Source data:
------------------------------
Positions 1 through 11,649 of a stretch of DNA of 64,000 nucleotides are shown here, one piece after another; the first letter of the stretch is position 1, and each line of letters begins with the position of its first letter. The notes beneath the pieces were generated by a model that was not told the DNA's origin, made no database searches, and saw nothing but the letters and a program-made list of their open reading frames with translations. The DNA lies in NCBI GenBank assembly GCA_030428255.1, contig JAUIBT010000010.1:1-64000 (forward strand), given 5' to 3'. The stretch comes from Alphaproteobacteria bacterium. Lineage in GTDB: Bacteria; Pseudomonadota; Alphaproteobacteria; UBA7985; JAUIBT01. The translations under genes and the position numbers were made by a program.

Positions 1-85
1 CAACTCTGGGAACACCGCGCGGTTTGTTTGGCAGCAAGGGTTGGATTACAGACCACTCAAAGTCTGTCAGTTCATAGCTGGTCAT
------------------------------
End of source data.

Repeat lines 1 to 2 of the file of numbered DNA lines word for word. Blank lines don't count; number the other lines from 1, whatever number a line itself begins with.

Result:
Positions 1 through 11,649 of a stretch of DNA of 64,000 nucleotides are shown here, one piece after another; the first letter of the stretch is position 1, and each line of letters begins with the position of its first letter. The notes beneath the pieces were generated by a model that was not told the DNA's origin, made no database searches, and saw nothing but the letters and a program-made list of their open reading frames with translations. The DNA lies in NCBI GenBank assembly GCA_030428255.1, contig JAUIBT010000010.1:1-64000 (forward strand), given 5' to 3'. The stretch comes from Alphaproteobacteria bacterium. Lineage in GTDB: Bacteria; Pseudomonadota; Alphaproteobacteria; UBA7985; JAUIBT01. The translations under genes and the position numbers were made by a program.

Positions 1-85